“We’re just really glad they found out before installing them,” she said, adding that the delay will give officials more time to plan and prepare for the “horrific” traffic conditions expected when the two lanes of the bridge in each direction are reduced to one during the next phase of construction, when the new structure is connected to the existing approaches.
That phase was originally scheduled to last about four months, from May through September 2015. Due to the delay, no one is sure when it will happen.
Amanda Richard, a spokeswoman for the Department of Transportation, said it is too early to say whether that phase will be pushed out to 2016. “MassDOT will provide adequate notice of the traffic diversions when that has been determined,” she said.
The project is funded through the state’s Accelerated Bridge Program, launched in 2008 as an eight-year program. About 80 percent of the Fore River Bridge funding will come from federal grant anticipation notes, which are bonds backed by the future federal grant money. The other 20 percent will come from Massachusetts taxpayers.
MassDOT previously said the bridge must be completed by 2016 in order to use the Accelerated Bridge Program funding, because the program is scheduled to expire that year.
The agency would not say whether the extended construction timeline could present a problem, but Richard acknowledged that the cost of the project could go up.
“The scheduling cost revisions are still underway, and with the delay the cost may increase,” she said in an e-mail. “A fabrication issue with the sheave is what led to the delay. There may be some cost revisions due to the delay.”
The firm in charge of the bridge replacement project is White-Skanska-Koch, a joint venture that includes J.F. White Contracting Co., based in Framingham, and Skanska Koch of Carteret, N.J. According to the project website, White-Skanska-Koch’s bid for the project was $244 million. The MassDOT contract included a $26 million allowance for “items such as traffic police details, contractor incentives, and contingencies,” which brought the total contract to $272 million.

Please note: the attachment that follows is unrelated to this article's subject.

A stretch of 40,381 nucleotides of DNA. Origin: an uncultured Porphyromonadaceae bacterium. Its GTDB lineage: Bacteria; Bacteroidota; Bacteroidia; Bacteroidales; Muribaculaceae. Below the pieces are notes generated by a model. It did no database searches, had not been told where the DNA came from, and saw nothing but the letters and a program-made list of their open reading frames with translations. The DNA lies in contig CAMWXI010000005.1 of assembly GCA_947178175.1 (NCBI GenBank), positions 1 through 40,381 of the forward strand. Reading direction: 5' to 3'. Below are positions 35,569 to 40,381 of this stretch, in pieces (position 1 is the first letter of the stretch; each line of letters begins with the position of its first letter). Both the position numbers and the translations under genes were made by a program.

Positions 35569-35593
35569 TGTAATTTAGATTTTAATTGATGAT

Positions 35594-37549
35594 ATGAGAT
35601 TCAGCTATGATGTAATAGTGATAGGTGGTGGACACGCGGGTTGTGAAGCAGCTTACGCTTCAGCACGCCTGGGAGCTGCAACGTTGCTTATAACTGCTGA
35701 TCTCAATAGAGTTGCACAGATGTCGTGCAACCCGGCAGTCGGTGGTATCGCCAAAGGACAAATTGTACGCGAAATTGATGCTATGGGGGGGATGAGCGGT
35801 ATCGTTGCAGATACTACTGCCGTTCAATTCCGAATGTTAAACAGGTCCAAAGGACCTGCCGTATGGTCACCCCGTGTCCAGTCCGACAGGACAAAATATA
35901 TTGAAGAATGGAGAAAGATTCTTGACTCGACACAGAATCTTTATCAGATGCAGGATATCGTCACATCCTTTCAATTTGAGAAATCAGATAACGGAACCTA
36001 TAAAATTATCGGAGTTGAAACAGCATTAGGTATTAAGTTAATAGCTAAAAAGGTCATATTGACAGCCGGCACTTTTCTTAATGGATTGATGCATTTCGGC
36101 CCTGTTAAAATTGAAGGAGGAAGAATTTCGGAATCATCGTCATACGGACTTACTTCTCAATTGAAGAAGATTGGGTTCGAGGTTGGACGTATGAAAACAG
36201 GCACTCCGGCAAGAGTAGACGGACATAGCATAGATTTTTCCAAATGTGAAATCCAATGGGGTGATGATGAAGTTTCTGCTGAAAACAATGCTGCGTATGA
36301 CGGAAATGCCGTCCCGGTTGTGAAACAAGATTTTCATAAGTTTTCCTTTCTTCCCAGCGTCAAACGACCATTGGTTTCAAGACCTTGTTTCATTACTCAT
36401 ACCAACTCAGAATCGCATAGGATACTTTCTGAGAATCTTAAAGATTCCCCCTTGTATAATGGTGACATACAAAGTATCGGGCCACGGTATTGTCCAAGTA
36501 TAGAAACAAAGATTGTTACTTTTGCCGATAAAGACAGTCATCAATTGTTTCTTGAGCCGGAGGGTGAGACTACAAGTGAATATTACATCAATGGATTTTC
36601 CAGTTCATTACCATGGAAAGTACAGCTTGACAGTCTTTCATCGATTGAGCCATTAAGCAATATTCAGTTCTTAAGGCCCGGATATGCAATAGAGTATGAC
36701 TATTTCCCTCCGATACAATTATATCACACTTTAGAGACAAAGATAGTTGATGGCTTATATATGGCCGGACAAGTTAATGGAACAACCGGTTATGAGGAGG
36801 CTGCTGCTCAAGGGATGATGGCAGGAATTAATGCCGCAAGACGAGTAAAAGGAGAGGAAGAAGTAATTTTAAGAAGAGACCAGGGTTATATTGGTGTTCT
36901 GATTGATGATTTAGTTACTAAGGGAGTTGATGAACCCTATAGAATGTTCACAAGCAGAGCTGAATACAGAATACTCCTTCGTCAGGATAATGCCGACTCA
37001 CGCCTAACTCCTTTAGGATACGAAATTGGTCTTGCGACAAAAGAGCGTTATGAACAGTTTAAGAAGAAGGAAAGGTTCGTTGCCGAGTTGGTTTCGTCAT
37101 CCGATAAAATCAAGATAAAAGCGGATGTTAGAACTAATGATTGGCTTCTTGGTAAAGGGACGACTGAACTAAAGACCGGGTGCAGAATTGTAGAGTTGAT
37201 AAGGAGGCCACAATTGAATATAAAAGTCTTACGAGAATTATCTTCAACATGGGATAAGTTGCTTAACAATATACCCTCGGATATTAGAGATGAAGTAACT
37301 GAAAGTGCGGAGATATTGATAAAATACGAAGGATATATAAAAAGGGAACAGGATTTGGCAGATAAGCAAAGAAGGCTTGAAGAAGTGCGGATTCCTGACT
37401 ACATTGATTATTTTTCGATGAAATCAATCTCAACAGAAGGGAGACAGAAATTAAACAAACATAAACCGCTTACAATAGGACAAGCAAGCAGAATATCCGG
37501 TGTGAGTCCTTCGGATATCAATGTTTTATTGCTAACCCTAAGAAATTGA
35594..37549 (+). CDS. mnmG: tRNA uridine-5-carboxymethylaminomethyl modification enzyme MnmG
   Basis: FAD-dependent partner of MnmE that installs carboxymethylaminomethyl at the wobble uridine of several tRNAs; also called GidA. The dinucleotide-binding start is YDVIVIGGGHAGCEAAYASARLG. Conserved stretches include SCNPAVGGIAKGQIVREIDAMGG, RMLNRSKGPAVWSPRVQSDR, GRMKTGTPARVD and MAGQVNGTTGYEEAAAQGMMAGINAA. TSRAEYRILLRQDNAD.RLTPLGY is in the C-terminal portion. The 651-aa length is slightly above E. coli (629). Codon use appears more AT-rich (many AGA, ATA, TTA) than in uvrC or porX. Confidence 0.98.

Skanska declined to comment for this article, referring the Globe’s inquiry to the Department of Transportation.
Peters said he wants better answers. “If the funding is going to expire in 2016, that’s going to be a problem,” he said. “It’s frightening.”
Longer life for Erector Set
The Transportation Department says the existing bridge is safe and inspected regularly, but “is rapidly reaching the end of its useful life.” The new one should last at least 75 years, the agency says.
The bridge being built is a vertical-lift type, so it will operate like the existing bridge: Its middle section will move up and down to allow oil tankers, tugboats, and other vessels to pass through underneath.
Not everyone likes the appearance of the vertical-lift bridge. Peters was among many residents who advocated a smaller replacement span with a lower profile, like the old Fore River bridge built in 1936 that operated like a drawbridge and has since been demolished.
“When you build larger bridges, you have the potential for larger problems,” said Peters, who lives in Weymouth. “This thing is ginormous.”
Meanwhile, steel for the new lifting span of the structure has been delivered to the site, and work continues on the towers. A fender and dolphin system is being installed to protect the bridge from ship collisions. Motorists can already see the new bridge emerging from the water alongside the existing one. When the lifting span is finished, it will be loaded onto a barge that will set it into position.
Mayor Joseph C. Sullivan of Braintree said that replacing the Fore River Bridge is a big undertaking and that he is not surprised that the work will take longer than expected. “When you have a project of this size and scope, there are going to be delays,” he said.
Regardless of the delay, Rick Newcomb — owner of Fore River Fishing Tackle, a bait and jewelry shop near the rotary at the foot of the bridge on the Quincy side — said he sees the project as a positive thing.
“This is something we’ve needed for a long time,” he said. “We’re loving that it’s getting done.”